Is the Kitsap Peninsula Part of the Olympic Peninsula?

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travel-in-washington.com

Is it, or isn’t it?

Is the Kitsap Peninsula (KP) part of the Olympic Peninsula (OP)? Or is the KP it’s own separate thing?

I’m of the mind that the KP is a subdivision of the OP, but I’ve done some looking, and to tell you the truth, I can see why somebody would think either way.

In the end, just like most geographic distinctions, it’s arbitrary. A construct. Without any evidence to tell us one way or the other, we just decide.

Consider the case of Greenland. It is part of North America, technically. Culturally it’s more Scandinavian – and is a self-governing Danish state – which makes it more European. Yet, to spite us all, mapmakers continue to consider it part of North America. But, then again, what do mapmakers know? They’ve been telling us Europe is a separate and distinct landmass from Asia for years.

Greenland has more in common with Iceland, which is considered part of Europe. But Greenland is closer to North America, and Iceland is closer to Europe.

But at some point we have to draw a line. In the sand. A line that you do not cross.

We can look at a map and see clearly that the KP springs from the side of the OP, much like the Quimper Peninsula (QP) and the Long Beach Peninsula (LBP), just to name a few.

Is that enough to make it the same?

The KP is bigger than the other peninsulas, it’s more intricate, and its connection to the OP is a small strip of land near the OP’s base. Not much.

On the other end the KP and the OP are connected by the Hood Canal Bridge.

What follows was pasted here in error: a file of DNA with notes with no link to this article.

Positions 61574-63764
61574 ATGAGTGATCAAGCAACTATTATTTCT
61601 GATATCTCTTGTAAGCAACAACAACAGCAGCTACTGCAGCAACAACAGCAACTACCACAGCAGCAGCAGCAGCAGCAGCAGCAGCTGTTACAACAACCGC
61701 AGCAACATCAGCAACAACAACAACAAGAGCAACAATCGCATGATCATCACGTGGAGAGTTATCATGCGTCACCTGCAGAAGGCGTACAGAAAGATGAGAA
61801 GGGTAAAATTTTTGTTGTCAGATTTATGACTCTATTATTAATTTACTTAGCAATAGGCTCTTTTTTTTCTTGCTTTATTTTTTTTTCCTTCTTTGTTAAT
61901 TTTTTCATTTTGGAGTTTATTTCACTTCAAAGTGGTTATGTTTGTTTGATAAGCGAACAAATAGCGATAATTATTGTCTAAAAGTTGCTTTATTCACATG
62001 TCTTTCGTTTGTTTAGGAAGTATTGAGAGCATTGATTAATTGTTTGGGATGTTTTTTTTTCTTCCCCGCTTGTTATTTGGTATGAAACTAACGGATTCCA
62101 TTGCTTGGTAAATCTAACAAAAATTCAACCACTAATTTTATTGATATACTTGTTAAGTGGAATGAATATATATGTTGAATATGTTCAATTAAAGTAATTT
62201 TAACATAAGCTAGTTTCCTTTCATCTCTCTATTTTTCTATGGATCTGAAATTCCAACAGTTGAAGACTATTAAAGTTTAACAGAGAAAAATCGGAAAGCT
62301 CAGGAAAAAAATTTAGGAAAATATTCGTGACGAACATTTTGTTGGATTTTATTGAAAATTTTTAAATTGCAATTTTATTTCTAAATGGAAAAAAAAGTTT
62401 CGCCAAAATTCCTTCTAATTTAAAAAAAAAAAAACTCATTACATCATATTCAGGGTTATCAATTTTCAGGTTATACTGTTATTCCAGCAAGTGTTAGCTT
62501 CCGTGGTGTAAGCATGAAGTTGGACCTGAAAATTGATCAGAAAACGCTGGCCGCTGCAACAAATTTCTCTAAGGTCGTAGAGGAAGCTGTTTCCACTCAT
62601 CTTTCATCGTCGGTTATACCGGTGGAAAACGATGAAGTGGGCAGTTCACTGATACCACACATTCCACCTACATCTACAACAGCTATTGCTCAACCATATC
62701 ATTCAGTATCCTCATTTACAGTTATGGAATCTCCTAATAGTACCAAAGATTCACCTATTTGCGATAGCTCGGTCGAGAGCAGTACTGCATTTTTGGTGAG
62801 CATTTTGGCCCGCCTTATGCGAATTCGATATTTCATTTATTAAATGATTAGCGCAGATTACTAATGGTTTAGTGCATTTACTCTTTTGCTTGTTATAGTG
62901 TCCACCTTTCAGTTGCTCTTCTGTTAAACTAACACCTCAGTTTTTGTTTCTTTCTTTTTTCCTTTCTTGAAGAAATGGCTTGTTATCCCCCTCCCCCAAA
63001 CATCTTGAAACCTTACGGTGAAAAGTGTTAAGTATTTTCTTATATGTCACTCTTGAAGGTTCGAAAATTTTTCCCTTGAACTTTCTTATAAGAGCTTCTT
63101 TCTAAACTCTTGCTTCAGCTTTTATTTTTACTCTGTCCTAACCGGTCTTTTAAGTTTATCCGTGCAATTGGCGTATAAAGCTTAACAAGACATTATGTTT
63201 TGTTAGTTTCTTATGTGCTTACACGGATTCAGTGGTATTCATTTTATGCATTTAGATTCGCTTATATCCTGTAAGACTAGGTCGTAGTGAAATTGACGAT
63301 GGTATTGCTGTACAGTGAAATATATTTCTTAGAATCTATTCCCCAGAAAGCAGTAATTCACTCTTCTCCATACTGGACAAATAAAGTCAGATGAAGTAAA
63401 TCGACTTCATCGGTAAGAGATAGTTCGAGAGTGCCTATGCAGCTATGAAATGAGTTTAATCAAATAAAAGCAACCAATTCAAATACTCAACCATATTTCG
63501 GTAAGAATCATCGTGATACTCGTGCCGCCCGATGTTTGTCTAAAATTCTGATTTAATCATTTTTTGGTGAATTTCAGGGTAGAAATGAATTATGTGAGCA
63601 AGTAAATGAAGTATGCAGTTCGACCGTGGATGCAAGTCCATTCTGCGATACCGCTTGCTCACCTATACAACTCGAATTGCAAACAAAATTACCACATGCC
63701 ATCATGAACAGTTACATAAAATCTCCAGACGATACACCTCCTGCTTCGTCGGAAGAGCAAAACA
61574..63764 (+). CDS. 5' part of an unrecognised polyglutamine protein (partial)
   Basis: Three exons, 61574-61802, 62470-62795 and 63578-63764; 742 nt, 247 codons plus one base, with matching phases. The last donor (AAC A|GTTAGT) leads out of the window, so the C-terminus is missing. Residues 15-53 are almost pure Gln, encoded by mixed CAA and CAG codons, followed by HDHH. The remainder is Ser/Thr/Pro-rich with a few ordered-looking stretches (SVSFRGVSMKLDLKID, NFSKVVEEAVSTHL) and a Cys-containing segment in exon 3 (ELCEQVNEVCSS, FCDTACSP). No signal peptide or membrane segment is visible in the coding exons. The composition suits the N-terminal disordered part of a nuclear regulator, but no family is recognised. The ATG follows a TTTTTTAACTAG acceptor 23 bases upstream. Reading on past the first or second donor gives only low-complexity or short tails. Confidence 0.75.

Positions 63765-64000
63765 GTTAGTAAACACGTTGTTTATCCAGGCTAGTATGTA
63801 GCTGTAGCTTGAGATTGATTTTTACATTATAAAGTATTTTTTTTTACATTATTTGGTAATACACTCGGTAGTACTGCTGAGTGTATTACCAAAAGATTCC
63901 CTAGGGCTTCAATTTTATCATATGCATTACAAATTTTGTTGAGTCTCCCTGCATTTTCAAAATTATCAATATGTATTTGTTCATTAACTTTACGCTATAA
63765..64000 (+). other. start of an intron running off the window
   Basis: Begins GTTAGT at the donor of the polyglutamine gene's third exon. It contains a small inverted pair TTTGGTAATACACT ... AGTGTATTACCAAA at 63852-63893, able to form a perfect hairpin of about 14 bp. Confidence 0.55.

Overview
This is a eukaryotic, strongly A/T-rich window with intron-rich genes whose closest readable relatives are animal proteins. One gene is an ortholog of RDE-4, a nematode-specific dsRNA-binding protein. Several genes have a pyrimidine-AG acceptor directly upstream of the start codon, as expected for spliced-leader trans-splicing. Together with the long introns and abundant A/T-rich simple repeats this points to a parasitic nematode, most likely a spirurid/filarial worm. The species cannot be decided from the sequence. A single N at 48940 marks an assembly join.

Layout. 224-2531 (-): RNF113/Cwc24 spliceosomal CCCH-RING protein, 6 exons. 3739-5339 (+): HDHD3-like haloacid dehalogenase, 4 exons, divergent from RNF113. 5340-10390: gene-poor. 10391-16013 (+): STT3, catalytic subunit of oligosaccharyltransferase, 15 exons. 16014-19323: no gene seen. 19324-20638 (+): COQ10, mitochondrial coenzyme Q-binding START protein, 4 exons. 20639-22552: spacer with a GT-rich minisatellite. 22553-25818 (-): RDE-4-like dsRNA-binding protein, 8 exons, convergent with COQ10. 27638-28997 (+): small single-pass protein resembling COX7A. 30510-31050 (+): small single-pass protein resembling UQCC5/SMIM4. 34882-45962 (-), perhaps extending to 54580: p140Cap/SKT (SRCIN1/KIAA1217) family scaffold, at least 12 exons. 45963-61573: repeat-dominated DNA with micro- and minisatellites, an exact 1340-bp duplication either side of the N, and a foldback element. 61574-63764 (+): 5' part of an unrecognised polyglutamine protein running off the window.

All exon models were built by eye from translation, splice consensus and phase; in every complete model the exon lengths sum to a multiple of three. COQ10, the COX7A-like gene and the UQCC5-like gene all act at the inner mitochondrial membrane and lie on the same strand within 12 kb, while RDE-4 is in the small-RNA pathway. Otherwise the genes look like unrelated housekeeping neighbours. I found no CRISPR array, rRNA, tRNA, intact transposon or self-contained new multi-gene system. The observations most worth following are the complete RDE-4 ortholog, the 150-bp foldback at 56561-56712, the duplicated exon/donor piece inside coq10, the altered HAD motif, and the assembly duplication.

Is that enough to make it different?

Let’s complicate it further.

The National Weather Service actually divides Kitsap between east and west, including Bremerton/Silverdale et al with Seattle. Shelton, Seabeck, and Hoodsport are in the “Hood Canal Zone”

Jeff Michalski, a meteorologist with the service, said the weather between the two zones is different enough to give them two distinctions. So Is the KP part of the OP?

“It’s kind of split in-between the two,” he said.

What about government agencies that serve the area? What do they think?

The Washington State Patrol lumps them all in together in a subdivision called District 8, which includes the OP, the KP, and coastal Washington down to Oregon. It’s headquarters is in Bremerton.

But start looking around and you’ll find various opinions.

At this site, a hiking guide author states unequivocally they are different. We don’t know if this is the author’s attempt to distinguish the two for would-be hikers, to reduce confusion, or as a statement of fact.

The Seattle P-I’s former Kitsap blogger, Jean Boyle, wrote (I believe) the Wiki entry that I cited earlier. Here is the whole thing.

“The Kitsap Peninsula is an arm of land that is part of the larger Olympic Peninsula in Washington state (U.S.) that lies west of Seattle across Puget Sound. Hood Canal separates Kitsap Peninsula from the rest of the Olympic Peninsula. It encompasses all of Kitsap County except Bainbridge and Blake Islands, as well as the northeastern part of Mason County and the northwestern part of Pierce County.”